When you get close, the plateau falls away and you see the 10,000 acres of spectacular, surreal badlands that make up the scenic area managed by the Bureau of Land Management.  The area has been open to natural gas development for decades.  Drilling and extraction operations are plainly visible, but the landscape is still awe inspiring.  And the energy infrastructure makes the canyon itself very accessible (though driving in calls for GPS, plenty of water, and a high clearance vehicle).
Last summer was the first time I noticed a new kind of development in the area near Angel Peak.  It didn’t stand out much at the time, but it was called a landfarm and seemed to involve lots of bulldozers.  When I visited again in March 2013, I got a much clearer look.
It turns out that a landfarm operation, like this complex managed by Envirotech, is a place where “soil remediation” takes place.  This is where contaminated soil from all over the San Juan Basin oil fields is processed by covering it with other soil.  High Country News described the landfarm like this:
Don’t look for fresh produce: This is where contaminated soils from the energy industry are plowed back into the earth and treated, or, as they say, “farmed.”
The landfarm consists of several hundred fenced acres of bare dirt on the sage plain you cross to get from Highway 550 to Angel Peak on County Road 7175.  There is no going around it.  On a windy day the blowing dust smells strongly of chemicals.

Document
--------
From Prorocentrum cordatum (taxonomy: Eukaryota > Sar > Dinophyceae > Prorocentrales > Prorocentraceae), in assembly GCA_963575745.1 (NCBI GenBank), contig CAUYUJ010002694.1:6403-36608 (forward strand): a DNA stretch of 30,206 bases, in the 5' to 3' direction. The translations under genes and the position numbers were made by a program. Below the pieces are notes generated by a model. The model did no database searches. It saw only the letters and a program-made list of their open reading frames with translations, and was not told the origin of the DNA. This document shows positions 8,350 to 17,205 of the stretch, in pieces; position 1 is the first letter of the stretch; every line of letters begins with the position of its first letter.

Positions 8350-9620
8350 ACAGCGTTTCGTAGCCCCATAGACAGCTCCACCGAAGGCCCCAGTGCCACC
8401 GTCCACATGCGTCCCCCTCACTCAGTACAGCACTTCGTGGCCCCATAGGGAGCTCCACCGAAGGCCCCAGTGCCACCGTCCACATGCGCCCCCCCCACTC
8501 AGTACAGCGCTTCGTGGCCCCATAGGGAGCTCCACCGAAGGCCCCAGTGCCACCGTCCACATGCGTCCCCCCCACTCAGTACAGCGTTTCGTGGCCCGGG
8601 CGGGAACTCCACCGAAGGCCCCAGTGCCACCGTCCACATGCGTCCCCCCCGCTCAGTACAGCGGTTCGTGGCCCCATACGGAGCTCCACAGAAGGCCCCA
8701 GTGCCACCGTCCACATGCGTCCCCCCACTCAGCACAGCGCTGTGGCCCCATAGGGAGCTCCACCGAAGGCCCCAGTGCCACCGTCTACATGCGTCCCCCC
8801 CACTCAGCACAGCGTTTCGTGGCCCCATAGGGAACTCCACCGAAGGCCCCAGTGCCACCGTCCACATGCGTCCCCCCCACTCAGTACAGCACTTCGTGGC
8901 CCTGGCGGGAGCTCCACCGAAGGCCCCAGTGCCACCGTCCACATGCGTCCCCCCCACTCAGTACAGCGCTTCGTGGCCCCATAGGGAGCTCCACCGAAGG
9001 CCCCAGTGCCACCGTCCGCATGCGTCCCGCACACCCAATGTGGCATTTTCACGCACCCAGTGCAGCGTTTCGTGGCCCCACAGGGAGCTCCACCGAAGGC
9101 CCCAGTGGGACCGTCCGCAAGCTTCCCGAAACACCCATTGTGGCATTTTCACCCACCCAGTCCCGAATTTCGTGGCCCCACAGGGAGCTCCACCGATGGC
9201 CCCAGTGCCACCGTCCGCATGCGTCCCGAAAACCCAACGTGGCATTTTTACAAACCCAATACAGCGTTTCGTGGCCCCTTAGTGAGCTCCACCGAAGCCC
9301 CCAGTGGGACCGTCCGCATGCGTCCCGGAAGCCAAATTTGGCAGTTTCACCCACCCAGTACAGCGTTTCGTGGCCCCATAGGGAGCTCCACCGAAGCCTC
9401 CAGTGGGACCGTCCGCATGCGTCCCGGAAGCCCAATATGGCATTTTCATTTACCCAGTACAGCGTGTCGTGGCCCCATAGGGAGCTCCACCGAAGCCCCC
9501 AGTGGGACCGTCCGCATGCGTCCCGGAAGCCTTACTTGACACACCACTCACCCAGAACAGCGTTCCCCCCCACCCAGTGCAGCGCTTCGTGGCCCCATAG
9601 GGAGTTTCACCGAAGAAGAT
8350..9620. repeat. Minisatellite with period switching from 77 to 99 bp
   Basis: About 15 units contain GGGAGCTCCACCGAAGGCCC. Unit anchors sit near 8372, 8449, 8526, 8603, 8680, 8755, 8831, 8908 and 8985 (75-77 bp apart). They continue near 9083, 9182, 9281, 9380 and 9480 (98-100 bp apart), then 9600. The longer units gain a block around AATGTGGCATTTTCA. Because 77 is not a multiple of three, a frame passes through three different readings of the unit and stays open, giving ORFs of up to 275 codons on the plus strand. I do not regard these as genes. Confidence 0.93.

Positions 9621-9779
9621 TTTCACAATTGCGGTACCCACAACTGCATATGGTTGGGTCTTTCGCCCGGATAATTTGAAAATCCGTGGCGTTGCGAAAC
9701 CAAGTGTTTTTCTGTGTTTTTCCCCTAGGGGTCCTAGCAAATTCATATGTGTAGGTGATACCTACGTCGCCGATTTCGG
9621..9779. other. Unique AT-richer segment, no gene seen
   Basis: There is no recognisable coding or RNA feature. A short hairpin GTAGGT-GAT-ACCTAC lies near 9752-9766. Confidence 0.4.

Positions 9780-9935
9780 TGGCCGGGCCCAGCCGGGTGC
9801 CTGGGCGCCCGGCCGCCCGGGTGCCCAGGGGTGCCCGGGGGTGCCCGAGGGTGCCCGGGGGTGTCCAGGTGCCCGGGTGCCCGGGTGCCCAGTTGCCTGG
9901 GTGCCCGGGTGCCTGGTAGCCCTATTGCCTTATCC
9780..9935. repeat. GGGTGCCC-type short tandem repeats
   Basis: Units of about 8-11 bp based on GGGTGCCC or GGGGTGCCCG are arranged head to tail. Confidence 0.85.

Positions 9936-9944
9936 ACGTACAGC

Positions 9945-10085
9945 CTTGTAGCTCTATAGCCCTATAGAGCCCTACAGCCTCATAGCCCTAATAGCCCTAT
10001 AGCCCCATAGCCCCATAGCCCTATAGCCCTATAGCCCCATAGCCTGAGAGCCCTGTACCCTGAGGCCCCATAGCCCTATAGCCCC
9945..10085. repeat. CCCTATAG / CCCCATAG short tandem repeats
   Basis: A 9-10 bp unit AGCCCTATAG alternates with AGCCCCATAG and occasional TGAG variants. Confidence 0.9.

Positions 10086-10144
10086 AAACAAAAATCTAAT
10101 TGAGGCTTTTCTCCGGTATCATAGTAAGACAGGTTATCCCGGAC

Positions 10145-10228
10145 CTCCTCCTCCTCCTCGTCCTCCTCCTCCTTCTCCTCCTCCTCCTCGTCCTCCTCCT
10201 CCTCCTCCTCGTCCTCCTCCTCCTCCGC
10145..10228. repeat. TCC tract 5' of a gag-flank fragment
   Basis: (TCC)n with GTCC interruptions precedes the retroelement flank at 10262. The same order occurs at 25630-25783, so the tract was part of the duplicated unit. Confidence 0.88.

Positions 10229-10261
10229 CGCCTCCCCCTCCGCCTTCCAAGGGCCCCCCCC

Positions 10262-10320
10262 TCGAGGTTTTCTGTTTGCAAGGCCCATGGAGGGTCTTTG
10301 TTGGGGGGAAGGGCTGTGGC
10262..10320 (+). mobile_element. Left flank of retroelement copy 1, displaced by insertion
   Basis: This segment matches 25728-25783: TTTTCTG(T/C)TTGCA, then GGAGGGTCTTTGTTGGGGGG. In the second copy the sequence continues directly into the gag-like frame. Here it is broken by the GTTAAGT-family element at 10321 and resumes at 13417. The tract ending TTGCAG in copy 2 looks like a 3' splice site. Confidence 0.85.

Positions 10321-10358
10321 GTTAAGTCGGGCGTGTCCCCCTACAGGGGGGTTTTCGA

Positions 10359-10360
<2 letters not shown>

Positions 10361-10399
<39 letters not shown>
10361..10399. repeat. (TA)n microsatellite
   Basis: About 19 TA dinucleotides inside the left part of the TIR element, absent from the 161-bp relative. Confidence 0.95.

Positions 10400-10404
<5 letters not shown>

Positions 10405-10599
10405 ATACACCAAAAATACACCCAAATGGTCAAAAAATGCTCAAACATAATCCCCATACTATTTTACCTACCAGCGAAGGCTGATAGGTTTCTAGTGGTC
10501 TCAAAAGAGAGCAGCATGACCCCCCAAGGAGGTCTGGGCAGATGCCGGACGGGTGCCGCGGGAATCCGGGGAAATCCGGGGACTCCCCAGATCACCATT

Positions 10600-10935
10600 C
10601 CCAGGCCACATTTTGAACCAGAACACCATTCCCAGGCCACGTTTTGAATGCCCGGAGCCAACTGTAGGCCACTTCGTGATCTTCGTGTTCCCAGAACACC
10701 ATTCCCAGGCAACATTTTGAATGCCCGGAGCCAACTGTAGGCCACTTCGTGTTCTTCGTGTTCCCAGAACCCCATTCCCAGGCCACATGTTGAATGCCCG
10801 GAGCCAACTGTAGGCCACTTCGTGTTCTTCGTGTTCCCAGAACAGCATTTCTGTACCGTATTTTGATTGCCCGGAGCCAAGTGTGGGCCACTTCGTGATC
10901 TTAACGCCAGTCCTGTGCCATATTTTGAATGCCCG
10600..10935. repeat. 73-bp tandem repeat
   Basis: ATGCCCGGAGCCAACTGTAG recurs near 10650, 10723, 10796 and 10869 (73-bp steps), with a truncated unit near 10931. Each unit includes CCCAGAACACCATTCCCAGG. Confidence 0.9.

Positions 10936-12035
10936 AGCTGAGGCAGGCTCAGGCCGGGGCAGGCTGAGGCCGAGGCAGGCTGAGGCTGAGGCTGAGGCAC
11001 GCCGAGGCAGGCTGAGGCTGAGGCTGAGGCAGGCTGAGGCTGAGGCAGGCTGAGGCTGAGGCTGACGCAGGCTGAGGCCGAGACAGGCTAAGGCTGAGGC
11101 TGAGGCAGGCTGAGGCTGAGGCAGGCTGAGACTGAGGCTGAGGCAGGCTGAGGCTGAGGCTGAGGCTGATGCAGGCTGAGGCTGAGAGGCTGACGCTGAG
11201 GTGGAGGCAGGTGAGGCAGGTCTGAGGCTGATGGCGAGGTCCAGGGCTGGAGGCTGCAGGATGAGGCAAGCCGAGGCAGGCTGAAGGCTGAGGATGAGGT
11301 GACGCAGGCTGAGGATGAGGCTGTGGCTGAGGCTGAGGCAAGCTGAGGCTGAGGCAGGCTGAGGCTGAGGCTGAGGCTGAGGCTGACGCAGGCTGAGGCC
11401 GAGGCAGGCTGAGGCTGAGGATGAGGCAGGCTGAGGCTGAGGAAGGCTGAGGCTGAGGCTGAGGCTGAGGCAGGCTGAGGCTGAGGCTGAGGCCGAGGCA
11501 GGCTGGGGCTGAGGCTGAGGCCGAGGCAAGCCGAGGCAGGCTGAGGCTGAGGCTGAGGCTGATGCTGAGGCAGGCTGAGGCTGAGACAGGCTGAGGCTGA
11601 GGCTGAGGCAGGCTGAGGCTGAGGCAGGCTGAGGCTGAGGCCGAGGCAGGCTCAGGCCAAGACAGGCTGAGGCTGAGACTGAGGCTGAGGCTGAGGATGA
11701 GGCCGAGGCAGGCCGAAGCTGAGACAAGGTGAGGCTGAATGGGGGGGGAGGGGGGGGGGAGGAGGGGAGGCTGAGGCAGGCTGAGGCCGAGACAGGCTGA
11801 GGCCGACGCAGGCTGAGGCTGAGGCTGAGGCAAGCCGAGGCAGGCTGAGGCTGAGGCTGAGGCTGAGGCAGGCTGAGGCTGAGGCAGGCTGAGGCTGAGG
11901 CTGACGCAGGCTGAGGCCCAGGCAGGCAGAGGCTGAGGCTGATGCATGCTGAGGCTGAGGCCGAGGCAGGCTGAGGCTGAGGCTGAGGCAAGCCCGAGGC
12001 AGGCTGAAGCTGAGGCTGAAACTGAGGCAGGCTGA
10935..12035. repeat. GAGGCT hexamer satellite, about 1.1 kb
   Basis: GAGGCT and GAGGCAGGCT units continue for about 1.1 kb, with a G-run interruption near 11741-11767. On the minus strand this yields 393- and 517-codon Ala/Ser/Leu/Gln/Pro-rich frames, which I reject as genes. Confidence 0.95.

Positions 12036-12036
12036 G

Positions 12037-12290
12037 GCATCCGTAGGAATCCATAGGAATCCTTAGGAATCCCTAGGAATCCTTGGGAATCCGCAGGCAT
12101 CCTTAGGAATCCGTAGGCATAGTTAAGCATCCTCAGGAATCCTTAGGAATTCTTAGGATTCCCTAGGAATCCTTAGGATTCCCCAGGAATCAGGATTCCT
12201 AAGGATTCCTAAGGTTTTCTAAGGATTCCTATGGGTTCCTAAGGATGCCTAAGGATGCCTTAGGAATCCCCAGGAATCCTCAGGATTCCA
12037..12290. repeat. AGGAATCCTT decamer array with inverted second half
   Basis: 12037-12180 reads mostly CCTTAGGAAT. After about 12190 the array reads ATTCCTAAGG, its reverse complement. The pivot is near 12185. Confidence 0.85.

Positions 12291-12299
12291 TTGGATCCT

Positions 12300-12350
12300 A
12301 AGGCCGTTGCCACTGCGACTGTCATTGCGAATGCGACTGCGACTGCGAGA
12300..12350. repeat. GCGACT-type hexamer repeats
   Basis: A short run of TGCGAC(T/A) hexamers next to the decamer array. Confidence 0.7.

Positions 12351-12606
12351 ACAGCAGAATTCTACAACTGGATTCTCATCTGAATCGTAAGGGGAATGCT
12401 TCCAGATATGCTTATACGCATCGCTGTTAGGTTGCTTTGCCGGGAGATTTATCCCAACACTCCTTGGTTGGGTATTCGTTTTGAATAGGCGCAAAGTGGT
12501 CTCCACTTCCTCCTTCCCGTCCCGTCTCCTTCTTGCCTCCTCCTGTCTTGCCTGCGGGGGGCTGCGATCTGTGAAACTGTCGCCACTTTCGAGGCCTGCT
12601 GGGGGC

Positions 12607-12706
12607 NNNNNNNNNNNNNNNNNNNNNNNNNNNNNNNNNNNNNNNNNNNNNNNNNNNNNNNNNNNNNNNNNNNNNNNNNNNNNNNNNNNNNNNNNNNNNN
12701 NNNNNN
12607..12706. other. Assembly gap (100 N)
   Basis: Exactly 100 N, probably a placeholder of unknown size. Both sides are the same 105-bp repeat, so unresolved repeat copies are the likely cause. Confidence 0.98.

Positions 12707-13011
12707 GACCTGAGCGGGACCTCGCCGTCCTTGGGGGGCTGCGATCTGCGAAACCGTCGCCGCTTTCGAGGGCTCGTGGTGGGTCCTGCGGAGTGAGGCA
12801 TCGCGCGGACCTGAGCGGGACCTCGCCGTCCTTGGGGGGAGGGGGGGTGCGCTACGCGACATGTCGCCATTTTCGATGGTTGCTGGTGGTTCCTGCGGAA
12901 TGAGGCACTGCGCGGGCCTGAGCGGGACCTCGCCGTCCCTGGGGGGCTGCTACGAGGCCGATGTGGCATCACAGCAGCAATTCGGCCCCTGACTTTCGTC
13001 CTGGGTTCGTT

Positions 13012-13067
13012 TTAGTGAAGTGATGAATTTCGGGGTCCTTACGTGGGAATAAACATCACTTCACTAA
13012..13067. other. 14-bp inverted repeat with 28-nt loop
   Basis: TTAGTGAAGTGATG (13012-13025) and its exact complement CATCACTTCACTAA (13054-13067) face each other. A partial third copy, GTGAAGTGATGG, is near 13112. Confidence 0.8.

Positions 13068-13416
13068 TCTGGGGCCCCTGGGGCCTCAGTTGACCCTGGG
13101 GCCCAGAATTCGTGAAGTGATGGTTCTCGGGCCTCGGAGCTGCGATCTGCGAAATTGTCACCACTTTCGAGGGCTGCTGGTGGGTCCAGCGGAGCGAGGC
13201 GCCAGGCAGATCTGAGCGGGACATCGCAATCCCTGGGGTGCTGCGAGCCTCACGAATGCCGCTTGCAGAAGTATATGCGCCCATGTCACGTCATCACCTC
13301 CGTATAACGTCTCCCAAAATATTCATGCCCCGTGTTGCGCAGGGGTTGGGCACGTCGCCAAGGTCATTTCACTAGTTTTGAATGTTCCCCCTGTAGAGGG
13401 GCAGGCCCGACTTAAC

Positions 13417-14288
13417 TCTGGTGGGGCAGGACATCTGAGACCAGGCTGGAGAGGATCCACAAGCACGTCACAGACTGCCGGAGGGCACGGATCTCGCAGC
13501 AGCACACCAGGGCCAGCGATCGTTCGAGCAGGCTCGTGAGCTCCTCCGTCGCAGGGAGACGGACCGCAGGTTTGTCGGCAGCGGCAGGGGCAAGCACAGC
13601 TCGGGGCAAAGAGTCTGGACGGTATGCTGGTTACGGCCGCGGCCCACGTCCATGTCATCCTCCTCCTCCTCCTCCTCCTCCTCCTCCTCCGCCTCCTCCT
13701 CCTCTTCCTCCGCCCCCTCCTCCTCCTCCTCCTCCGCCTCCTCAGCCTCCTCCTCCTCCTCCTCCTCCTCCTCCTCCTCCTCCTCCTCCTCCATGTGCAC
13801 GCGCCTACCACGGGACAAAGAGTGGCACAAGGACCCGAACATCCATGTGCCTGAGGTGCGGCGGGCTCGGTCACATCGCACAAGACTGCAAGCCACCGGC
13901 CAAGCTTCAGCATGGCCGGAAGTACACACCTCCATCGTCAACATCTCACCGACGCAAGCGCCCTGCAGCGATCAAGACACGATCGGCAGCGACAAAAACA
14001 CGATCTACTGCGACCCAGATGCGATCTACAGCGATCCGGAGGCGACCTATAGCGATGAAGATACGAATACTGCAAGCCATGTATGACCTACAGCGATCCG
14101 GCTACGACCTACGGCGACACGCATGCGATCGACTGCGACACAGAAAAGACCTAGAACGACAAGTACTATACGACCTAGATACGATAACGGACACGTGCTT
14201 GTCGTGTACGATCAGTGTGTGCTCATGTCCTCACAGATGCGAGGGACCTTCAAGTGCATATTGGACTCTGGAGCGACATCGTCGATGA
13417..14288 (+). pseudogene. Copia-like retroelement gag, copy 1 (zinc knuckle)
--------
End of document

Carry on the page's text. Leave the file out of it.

But it is still well worth the trip.
* * *

Amadee Ricketts is an At-Large Guide to the West. She’s worked as a cemetary groundskeeper, a shoeshine valet, and a bill collector. More recently, she’s been a children’s librarian in five states. She takes a lot of pictures and lives near Durango, CO. You can see her photos at textless.tumblr.com.
Zoom Info
ANGEL PEAK SCENIC AREA - NEW MEXICO
Angel Peak Scenic Area, south of Bloomfield, NM, is a bit like the Grand Canyon in that it doesn’t look like much until you actually get there.  Angel Peak itself is over 7,000 feet tall, so you can see it from miles away.  But from a distance it just looks like a smallish, rocky mountain. 
When you get close, the plateau falls away and you see the 10,000 acres of spectacular, surreal badlands that make up the scenic area managed by the Bureau of Land Management.  The area has been open to natural gas development for decades.  Drilling and extraction operations are plainly visible, but the landscape is still awe inspiring.  And the energy infrastructure makes the canyon itself very accessible (though driving in calls for GPS, plenty of water, and a high clearance vehicle).